Since it was founded in 1949, the Council of Europe has established core rights, now shared by all its member countries, which have become mainstays of the European model. The European Social Charter is one of the major instruments in this process.
Adopted in 1961 and revised in 1996, the Charter is the natural counterpart to the European Convention on Human Rights, which protects the civil and political rights of individuals. It guarantees social and economic rights to housing, health, education, employment, movement of persons, non-discrimination and legal protection. 43 of the 47 member countries have ratified one of the two versions of the European Social Charter.
The Charter was supplemented in 1995 with a Protocol prescribing a collective complaints procedure. This allows violations of the Charter to be referred to the European Committee of Social Rights.
The mission of the Committee is to rule on the conformity of the situation in States with the provisions of the European Social Charter, the 1988 Additional Protocol and the Revised European Social Charter. In respect of national reports, the Committee adopts conclusions, in respect of collective complaints, it adopts decisions.
Strasbourg, 29.01.2013 – The Conclusions of the European Committee of Social Rights for 2012 are public. It is now possible to consult Conclusions 2012 and Conclusions XX-1 (2012) by State Party.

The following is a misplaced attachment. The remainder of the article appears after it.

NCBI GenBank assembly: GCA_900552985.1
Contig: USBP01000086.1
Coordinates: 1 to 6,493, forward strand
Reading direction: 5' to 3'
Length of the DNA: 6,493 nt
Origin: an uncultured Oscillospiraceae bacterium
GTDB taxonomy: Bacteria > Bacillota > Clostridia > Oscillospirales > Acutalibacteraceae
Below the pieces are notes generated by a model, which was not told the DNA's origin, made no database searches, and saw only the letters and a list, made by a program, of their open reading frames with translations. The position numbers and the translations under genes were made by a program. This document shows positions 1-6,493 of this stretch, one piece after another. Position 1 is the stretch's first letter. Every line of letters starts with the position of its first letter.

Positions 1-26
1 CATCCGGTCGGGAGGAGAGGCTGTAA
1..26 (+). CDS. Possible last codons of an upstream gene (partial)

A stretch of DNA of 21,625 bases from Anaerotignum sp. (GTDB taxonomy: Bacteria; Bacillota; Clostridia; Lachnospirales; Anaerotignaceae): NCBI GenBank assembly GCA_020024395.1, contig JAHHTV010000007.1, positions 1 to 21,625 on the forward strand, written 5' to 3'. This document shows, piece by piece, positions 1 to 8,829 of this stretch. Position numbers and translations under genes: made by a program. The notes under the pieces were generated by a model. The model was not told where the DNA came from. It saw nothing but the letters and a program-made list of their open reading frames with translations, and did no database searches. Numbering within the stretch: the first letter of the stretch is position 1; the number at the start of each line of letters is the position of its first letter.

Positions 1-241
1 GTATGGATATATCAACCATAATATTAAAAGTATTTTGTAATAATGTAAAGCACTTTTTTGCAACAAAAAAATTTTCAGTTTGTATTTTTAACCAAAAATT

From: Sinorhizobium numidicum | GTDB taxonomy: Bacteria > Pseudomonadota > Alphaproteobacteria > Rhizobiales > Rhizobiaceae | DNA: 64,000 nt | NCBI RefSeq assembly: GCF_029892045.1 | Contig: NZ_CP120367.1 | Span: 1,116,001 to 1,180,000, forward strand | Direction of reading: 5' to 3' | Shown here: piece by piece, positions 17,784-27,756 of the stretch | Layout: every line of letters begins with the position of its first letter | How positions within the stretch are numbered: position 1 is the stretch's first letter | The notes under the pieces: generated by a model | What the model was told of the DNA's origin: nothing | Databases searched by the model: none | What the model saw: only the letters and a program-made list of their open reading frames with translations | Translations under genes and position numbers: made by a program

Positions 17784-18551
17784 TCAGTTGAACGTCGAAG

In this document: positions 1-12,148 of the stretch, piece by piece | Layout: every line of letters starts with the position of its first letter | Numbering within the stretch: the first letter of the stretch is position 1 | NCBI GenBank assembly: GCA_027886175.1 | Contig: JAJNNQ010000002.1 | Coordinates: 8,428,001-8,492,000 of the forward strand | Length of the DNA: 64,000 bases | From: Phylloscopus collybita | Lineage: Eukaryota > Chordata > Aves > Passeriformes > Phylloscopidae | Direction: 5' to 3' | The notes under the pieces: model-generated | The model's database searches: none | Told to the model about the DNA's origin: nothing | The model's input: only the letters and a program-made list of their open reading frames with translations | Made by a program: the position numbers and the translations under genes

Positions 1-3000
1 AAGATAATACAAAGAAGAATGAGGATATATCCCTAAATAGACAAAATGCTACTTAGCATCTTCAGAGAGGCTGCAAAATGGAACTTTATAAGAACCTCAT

These conclusions contain the assessments of the European Committee of Social Rights on the implementation of the Charter with regard to employment, vocational training and equal opportunities.The Committee adopted a total of 622 conclusions in respect of 42 countries including 155 findings of violations of the Charter. (more...)
The European Social Charter celebrates its 50th anniversary in 2011
In this audio podcast, Regis Brillat, the Executive Secretary of the European Social Charter, explains the Charter's past achievements and future challenges, after being launched half a century ago in Turin, Italy.
On the occasion of the 50th anniversary year of the Charter, Luis Jimena Quesada, has been asked to define the Charter, how it functions and to evaluate its impact over the last 50 years.
In this interview, Colm O'Cinneide, addresses member countries of the Council of Europe who have ratified the Charter on the importance of respecting social rights in times of economic crisis.
To celebrate the 50th anniversary of the European Social Charter and encourage member states to ratify it, the Council of Europe organised several events.
About the Ceremony
The Department of the European Social Charter is publishing a comic strip aimed at children aged 7 to 10, “Tell me, what’s the European Social Charter?”. The book came out in Strasbourg on 18 October 2011, the day of the 50th anniversary of the Charter.
The comic strip was produced in order to familiarise children with their social rights and responsibilities. Through the situations encountered by Adam, a 10 year old European, his little sister or pals, the girls and boys reading the strip will discover, for example, the right to education, to vocational guidance, to housing, to family life, to protection against poverty and social exclusion, or the right to receive treatment. They will also learn that the Charter prohibits discrimination and that states are obliged to uphold the rights guaranteed.